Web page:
Poeta Mundanus

Boys reading their poetic fortunes at the Red Fern Festival

Boys reading their poetic fortunes at the Red Fern Festival

The academic world of poetry has never interested me as much as the mundane world of poetry. Some people might balk at putting “poetry” and “mundane” in the same sentence, but let’s look at the origin of a word that in the popular imagination means a bunch of negative things: common, ordinary, banal, unimaginative.

mundane

late 15c., from M.Fr. mondain (12c.), from L. mundanus “belonging to the world” (as distinct from the Church), from mundus “universe, world,” lit. “clean, elegant”; used as a transl. of Gk. khosmos (see cosmos) in its Pythagorean sense of “the physical universe” (the original sense of the Gk. word was “orderly arrangement”). L. mundus also was used of a woman’s “ornaments, dress,” and is related to the adj. mundus “clean, elegant” (used of women’s dress, etc.). Related: Mundanity.

At the Red Fern Festival, this little boy came back time after time to make new poems from the words on blocks.

At the Red Fern Festival, this little boy came back time after time to make new poems from the words on blocks.

 

Okay, now what’s horrible about that definition? “Mundane” has a rich origin. It defines things of the world, things clean and elegant, the physical universe that supports us, the cosmos.
I am a poet of the mundane, of the world. I find poetry in the world, in all places, in all people. I have all the typical criteria of an academic poet–the degrees, the published poetry, the college teaching experience–but what interests me is the poetry that the ordinary person has, so it’s no wonder I am a traveling roadshow poet rather than one who focuses on traditional teaching and publishing.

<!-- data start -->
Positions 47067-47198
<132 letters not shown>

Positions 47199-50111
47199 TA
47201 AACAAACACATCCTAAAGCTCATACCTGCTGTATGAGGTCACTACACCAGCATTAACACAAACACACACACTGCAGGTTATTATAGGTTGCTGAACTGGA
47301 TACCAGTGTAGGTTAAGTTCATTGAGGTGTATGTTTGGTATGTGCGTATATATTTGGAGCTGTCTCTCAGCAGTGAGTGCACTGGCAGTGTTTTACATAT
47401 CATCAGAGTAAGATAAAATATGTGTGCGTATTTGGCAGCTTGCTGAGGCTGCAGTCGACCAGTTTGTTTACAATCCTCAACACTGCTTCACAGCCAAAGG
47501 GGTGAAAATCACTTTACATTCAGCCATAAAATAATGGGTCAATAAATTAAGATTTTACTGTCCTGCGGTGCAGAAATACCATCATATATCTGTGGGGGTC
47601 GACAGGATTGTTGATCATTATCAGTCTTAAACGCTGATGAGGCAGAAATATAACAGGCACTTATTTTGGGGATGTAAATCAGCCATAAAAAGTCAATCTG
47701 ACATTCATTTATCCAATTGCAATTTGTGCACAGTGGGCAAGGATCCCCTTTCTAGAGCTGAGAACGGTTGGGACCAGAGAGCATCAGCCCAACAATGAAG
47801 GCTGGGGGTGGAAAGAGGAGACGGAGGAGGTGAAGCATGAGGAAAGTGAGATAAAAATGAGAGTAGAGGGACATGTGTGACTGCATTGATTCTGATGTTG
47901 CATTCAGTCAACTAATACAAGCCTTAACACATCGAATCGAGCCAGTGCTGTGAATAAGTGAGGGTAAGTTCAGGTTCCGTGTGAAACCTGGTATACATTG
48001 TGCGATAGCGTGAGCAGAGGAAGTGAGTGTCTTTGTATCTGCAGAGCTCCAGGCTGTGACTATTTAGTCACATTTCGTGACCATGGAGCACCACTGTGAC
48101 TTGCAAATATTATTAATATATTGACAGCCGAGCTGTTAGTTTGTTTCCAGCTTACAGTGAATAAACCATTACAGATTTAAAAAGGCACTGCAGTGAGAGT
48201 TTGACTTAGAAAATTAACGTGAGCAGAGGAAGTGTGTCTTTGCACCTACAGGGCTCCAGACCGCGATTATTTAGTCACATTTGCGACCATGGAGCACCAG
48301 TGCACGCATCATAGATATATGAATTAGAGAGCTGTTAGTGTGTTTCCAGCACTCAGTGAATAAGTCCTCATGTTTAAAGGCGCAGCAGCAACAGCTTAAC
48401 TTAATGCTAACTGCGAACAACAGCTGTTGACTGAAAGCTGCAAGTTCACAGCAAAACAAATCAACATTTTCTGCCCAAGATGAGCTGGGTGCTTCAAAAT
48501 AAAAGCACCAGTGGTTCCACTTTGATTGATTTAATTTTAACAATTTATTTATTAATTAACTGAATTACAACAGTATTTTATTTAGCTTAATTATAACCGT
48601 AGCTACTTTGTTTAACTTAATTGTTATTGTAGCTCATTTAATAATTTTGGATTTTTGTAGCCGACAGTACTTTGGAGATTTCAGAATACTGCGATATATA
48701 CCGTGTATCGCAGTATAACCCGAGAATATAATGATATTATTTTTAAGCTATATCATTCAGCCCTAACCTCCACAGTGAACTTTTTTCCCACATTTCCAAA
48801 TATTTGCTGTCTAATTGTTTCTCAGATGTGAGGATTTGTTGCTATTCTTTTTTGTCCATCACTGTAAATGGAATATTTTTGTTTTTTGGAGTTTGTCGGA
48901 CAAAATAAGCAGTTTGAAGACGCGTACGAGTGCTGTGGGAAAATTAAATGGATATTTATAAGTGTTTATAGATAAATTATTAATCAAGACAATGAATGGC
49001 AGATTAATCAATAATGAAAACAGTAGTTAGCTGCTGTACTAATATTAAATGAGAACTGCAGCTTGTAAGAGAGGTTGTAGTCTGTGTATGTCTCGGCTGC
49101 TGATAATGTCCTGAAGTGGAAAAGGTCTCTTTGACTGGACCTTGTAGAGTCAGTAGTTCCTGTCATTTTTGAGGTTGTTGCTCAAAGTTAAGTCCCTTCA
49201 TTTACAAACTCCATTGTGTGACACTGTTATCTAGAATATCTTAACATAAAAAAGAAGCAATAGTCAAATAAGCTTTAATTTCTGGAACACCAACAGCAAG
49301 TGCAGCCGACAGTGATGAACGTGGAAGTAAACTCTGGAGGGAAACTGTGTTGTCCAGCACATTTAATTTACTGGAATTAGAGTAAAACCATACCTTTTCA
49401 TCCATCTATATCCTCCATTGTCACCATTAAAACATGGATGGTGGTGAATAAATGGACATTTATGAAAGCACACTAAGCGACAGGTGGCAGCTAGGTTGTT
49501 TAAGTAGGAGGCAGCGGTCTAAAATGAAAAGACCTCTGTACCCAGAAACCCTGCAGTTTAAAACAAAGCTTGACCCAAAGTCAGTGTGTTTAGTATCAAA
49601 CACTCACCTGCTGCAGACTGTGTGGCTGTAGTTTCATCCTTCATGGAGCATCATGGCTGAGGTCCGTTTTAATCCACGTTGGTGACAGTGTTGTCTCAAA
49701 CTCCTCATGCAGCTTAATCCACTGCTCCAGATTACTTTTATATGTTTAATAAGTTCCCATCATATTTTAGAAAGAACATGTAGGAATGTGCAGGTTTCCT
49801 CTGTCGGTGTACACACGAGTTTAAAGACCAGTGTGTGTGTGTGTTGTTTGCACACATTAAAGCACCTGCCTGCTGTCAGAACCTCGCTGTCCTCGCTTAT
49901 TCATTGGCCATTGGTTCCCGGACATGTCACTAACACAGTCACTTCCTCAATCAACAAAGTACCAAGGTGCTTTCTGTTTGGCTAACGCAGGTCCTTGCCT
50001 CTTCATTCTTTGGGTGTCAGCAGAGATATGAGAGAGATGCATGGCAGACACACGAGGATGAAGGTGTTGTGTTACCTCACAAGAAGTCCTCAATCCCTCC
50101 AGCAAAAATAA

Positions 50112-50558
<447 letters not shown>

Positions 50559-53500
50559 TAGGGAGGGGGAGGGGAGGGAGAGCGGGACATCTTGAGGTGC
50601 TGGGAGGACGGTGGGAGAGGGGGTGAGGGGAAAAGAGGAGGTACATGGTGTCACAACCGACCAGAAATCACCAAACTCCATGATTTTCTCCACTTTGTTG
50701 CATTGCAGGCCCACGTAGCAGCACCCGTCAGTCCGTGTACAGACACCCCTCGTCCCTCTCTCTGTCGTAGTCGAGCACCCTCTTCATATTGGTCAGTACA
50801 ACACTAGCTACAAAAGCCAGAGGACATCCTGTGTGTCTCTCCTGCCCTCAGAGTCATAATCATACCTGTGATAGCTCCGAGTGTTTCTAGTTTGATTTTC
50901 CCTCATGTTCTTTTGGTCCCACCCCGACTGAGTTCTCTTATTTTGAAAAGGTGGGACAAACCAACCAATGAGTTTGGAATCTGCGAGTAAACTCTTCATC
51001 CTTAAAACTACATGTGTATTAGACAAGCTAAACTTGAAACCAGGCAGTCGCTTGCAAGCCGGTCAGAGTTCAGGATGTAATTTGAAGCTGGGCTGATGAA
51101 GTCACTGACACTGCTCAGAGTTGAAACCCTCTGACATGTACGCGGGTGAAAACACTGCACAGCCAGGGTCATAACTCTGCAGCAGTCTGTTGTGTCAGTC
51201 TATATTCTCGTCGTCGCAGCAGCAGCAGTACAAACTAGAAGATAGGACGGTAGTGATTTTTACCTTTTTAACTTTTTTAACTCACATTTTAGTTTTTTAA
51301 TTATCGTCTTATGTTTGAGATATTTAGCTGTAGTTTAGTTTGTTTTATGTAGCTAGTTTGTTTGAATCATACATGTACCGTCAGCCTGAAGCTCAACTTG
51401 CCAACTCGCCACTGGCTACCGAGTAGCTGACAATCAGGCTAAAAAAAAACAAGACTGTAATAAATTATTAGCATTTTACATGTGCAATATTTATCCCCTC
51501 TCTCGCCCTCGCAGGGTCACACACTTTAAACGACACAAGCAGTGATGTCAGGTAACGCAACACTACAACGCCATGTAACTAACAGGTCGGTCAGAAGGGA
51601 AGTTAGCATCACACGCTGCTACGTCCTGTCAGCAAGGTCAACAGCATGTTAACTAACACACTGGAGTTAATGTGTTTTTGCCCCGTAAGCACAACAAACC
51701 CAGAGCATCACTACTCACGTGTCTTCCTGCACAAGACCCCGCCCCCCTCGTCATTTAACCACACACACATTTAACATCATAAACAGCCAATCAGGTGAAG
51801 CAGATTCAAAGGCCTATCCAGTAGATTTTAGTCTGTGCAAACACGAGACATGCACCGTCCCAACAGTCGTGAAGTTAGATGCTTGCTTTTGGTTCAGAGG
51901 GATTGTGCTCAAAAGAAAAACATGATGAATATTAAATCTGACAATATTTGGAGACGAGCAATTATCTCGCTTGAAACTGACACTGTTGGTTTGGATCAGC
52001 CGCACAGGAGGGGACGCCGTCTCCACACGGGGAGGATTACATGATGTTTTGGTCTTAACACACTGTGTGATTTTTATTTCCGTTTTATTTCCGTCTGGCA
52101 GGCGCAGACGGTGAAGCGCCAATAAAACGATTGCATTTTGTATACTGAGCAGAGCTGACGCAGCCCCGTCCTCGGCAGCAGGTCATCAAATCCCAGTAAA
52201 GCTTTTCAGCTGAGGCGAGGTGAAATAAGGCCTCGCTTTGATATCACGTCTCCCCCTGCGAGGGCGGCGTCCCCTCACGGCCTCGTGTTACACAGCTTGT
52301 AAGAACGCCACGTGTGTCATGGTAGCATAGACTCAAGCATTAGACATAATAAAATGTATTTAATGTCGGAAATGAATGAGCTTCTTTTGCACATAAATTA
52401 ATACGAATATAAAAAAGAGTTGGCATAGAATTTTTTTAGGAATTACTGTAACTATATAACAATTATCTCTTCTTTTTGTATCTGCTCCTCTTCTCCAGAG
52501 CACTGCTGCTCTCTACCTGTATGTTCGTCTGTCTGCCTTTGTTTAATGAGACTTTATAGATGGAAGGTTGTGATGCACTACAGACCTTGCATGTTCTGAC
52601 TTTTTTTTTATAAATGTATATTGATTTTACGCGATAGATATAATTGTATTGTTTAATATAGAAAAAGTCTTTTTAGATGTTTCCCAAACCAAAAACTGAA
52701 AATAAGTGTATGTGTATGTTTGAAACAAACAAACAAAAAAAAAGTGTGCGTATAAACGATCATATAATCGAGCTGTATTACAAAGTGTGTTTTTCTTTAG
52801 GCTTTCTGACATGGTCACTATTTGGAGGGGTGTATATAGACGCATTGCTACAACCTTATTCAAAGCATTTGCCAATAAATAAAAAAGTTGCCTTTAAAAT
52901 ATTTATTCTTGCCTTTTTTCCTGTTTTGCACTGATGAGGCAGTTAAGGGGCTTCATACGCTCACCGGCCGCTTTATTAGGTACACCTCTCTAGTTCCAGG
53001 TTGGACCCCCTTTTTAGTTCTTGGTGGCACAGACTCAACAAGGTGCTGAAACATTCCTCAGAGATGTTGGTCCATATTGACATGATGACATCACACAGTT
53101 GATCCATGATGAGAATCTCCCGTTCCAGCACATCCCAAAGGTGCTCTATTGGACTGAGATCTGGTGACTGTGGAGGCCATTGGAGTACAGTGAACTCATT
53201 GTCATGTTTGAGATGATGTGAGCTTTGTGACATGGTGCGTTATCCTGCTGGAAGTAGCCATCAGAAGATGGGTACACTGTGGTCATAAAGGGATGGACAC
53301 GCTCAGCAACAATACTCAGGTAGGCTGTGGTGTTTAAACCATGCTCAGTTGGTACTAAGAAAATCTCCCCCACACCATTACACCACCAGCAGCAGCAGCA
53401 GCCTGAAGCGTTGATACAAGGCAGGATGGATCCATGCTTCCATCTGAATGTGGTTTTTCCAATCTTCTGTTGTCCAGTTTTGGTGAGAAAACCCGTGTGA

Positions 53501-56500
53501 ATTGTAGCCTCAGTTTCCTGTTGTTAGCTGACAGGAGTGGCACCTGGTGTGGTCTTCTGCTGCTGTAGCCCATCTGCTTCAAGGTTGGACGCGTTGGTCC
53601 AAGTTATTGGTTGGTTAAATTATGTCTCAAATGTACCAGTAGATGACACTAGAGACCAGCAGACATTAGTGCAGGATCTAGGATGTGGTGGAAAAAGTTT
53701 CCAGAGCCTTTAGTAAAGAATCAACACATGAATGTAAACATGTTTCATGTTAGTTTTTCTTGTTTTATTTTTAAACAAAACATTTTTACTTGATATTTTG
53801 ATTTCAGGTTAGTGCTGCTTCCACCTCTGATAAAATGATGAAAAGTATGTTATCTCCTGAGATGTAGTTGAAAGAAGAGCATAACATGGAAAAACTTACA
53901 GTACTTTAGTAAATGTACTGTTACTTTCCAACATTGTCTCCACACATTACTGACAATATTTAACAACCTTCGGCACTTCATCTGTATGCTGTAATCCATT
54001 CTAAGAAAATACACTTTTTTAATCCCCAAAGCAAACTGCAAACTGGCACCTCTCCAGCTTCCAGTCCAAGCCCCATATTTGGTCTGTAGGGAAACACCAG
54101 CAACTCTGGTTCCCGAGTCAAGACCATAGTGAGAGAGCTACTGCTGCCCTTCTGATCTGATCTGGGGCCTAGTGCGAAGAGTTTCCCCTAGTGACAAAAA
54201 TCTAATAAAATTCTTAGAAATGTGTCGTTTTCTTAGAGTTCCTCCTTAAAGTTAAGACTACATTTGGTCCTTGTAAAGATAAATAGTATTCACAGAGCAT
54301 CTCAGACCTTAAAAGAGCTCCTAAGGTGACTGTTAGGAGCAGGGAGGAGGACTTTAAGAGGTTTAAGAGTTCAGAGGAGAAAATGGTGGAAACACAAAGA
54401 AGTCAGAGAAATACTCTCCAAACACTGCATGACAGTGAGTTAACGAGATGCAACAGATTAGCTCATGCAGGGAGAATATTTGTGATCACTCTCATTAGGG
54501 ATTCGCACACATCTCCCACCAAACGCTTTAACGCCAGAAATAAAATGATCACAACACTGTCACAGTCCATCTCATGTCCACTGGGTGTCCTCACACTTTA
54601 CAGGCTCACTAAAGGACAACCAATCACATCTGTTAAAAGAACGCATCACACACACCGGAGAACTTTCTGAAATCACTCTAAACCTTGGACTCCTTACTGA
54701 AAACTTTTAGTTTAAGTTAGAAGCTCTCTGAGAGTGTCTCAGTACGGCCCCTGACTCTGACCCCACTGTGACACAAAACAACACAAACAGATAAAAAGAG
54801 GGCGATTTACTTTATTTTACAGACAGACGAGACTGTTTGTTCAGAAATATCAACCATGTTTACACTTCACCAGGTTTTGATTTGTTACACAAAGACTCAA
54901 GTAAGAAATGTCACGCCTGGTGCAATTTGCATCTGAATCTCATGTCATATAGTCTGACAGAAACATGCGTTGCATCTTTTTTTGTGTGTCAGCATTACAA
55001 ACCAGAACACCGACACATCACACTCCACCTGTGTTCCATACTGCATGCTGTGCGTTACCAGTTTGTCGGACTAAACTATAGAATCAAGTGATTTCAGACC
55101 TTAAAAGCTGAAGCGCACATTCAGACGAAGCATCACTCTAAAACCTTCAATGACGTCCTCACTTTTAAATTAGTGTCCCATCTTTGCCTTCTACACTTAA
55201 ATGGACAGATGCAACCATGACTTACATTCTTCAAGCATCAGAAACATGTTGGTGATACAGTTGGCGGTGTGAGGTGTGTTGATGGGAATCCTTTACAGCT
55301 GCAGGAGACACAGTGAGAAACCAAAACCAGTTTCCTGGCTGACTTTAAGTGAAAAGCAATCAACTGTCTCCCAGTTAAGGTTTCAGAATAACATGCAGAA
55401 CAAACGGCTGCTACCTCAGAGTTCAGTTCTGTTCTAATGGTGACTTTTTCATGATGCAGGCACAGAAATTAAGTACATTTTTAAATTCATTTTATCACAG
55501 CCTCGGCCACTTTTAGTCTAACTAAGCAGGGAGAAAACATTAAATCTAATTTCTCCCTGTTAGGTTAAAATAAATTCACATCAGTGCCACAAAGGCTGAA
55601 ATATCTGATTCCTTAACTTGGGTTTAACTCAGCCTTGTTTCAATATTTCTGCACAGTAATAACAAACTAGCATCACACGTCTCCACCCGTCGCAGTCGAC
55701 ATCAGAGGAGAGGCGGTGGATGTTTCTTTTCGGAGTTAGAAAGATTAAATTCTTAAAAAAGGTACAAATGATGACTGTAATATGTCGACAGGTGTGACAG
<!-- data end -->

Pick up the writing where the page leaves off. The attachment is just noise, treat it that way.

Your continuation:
At the museum doing the poem cache hunt on the golf cart

At the museum doing the poem cache hunt on the golf cart

Bringing in people to the Rural Oklahoma Museum of Poetry, interacting at festivals, typing poems in a minute, littering random streets and buildings with poetry cards: I guess, this is my calling. So be it. I guess I’ll stay broke. So be it. I guess I’ll continue to buy my clothes at yard sales. So be it. I guess I’ll give in to where all indications have been pointing me to go . . . for all of my life.

So be it.
–Shaun Perkins
The following photos are from April 4, when I wrote Poems-In-A-Minute for people at the Woody Guthrie Center in Tulsa.
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At the OCTE conference, people wrote favorite lines of poems at my table to celebrate National Poetry Month

At the OCTE conference, people wrote favorite lines of poems at my table to celebrate National Poetry Month

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